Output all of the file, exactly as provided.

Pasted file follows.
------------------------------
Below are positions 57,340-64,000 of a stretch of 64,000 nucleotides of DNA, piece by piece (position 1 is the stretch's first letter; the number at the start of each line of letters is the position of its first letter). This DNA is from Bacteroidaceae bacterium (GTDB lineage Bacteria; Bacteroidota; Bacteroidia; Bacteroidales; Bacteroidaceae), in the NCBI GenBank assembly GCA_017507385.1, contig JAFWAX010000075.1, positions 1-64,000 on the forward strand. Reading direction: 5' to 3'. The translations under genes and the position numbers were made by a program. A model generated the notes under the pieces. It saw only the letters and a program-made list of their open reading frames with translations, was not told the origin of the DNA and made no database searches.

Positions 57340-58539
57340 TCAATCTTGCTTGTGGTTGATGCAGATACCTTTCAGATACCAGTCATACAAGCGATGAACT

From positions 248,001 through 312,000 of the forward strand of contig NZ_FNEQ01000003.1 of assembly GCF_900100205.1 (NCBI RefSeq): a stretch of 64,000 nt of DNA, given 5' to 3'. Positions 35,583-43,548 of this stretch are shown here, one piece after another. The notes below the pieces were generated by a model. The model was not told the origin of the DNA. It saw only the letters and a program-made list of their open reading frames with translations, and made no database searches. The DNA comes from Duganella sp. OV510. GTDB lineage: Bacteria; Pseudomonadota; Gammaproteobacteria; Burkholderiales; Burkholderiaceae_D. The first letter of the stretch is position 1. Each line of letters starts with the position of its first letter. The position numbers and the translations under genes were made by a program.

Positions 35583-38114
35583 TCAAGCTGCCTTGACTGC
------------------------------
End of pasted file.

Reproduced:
Below are positions 57,340-64,000 of a stretch of 64,000 nucleotides of DNA, piece by piece (position 1 is the stretch's first letter; the number at the start of each line of letters is the position of its first letter). This DNA is from Bacteroidaceae bacterium (GTDB lineage Bacteria; Bacteroidota; Bacteroidia; Bacteroidales; Bacteroidaceae), in the NCBI GenBank assembly GCA_017507385.1, contig JAFWAX010000075.1, positions 1-64,000 on the forward strand. Reading direction: 5' to 3'. The translations under genes and the position numbers were made by a program. A model generated the notes under the pieces. It saw only the letters and a program-made list of their open reading frames with translations, was not told the origin of the DNA and made no database searches.

Positions 57340-58539
57340 TCAATCTTGCTTGTGGTTGATGCAGATACCTTTCAGATACCAGTCATACAAGCGATGAACT

From positions 248,001 through 312,000 of the forward strand of contig NZ_FNEQ01000003.1 of assembly GCF_900100205.1 (NCBI RefSeq): a stretch of 64,000 nt of DNA, given 5' to 3'. Positions 35,583-43,548 of this stretch are shown here, one piece after another. The notes below the pieces were generated by a model. The model was not told the origin of the DNA. It saw only the letters and a program-made list of their open reading frames with translations, and made no database searches. The DNA comes from Duganella sp. OV510. GTDB lineage: Bacteria; Pseudomonadota; Gammaproteobacteria; Burkholderiales; Burkholderiaceae_D. The first letter of the stretch is position 1. Each line of letters starts with the position of its first letter. The position numbers and the translations under genes were made by a program.

Positions 35583-38114
35583 TCAAGCTGCCTTGACTGC